Piercing the Corporate Veil - Not So Fast09/08/2010 | Fall 2010 Newsletter
In the midst of this economic downturn, the construction in-dustry has taken it on the chin. Even long-standing, venerable companies have fallen on hard times. Frequently, owners or general contractors become unable to pay their obligations. And when there is no payment bond, or the time to file a mechanic’s lien has lapsed, many contractors have been confronted with the bleak prospect of having to walk away empty handed or sue a defunct corporation. While the trust fund provisions of the Lien Law can sometimes impose personal liability, those sections are often unavailable.
At that point we are usually asked about the viability of “piercing the corporate veil”— that is, seeking to recover personally from the individuals who own the company, rather than the company itself. But this option is usually more difficult than is popularly believed.
The general rule is that a corporation exists independently of its owners, who are not personally liable for its obligations, and that the individuals may incorporate for the express purpose of limiting their personal liability. One seeking to pierce the corporate veil and to impose personal liability on the owners of he corporation must first demonstrate that the owners “exercised complete domination over it in the transaction at issue.”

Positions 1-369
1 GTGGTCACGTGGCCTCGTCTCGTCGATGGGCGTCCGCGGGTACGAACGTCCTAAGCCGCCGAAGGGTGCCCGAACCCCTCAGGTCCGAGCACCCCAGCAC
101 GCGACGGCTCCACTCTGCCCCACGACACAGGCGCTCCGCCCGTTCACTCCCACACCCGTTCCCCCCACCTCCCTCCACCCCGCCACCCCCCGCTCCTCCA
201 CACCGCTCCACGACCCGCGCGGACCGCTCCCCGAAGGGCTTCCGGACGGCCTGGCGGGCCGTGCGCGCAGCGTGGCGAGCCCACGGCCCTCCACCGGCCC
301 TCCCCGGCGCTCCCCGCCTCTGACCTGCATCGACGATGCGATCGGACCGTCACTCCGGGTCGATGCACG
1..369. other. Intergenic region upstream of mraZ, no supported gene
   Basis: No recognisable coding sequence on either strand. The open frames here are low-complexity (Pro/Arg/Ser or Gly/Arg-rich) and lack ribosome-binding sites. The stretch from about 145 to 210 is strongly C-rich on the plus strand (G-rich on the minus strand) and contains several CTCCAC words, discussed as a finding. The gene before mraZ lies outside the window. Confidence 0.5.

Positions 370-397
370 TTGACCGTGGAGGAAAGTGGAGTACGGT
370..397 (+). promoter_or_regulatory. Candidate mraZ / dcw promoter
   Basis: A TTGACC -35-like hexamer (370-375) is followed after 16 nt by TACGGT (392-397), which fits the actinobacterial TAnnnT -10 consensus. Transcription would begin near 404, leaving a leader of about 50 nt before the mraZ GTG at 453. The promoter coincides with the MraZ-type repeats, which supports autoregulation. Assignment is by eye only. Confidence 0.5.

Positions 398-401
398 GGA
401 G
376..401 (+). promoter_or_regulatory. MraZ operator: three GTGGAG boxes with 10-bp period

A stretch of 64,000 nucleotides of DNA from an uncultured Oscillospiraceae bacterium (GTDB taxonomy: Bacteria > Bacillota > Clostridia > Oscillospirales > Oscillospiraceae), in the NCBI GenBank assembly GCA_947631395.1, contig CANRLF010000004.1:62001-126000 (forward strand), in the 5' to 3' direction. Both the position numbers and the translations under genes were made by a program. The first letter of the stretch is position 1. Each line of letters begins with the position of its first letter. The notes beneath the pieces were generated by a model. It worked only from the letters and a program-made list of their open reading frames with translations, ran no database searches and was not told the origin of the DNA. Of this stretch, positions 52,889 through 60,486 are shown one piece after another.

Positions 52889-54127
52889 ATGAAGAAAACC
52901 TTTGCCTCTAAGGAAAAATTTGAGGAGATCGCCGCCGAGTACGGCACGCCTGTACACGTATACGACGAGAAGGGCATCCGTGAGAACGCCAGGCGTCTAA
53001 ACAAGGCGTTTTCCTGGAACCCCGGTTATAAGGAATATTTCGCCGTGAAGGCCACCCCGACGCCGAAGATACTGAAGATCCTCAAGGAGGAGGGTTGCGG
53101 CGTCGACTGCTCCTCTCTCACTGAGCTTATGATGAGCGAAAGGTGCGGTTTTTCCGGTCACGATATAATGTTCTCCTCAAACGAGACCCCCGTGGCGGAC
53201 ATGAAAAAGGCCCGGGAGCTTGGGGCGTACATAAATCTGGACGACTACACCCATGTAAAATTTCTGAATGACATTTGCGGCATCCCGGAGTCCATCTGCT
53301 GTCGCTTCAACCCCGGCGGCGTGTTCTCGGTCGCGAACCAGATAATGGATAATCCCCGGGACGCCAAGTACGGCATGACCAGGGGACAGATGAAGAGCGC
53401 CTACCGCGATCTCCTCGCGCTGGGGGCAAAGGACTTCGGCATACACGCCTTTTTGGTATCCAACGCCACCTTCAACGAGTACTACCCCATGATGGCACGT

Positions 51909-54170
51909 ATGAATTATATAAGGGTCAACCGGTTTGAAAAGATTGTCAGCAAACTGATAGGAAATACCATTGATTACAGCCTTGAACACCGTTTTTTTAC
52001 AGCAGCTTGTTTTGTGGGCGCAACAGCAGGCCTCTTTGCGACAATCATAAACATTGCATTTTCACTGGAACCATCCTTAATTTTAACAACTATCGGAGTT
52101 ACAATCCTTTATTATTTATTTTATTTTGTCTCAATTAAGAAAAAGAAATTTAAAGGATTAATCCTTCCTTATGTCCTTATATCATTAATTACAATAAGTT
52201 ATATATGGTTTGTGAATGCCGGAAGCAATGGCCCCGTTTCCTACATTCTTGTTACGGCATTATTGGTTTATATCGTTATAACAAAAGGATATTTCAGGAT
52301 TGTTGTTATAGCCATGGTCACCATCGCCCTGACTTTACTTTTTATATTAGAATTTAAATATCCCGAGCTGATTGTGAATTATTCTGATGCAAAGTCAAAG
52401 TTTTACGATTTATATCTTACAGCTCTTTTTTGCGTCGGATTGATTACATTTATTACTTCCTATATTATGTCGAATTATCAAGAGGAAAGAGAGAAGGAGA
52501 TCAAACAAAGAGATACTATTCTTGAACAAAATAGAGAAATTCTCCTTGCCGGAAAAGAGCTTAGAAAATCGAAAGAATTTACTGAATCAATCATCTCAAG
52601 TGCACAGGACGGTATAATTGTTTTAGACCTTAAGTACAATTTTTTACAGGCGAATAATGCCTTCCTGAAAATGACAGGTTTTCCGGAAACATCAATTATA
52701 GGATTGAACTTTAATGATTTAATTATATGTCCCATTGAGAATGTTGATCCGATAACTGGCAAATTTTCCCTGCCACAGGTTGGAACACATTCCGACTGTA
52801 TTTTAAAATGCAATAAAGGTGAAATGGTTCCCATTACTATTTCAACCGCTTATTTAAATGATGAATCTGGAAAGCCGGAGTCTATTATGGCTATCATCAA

But demonstrating “domination” by the owners is not enough. A creditor must demonstrate other factors as well.
Among those factors is whether the owner has “failed to adhere to corporate formalities; inadequate capitalization; commingling of assets; and the use of corporate funds for personal use.” It must be shown that the owner “abused the privilege of doing business in the corporate form.” A creditor must show that the owners engaged in a level of bad faith reflected in the commission of torts or predatory acts. For example, a mere breach of contract cannot form the basis for piercing the corporate veil, but the occurrence of fraud (such as by stripping the assets of the corporation so as to render it judgment-proof) might meet the test.
To pierce the corporate veil, court decisions state that a creditor has “a heavy burden” to prove its right to such relief. Can it be done? Yes, in the right situation. But it is not the panacea which it is commonly believed to be.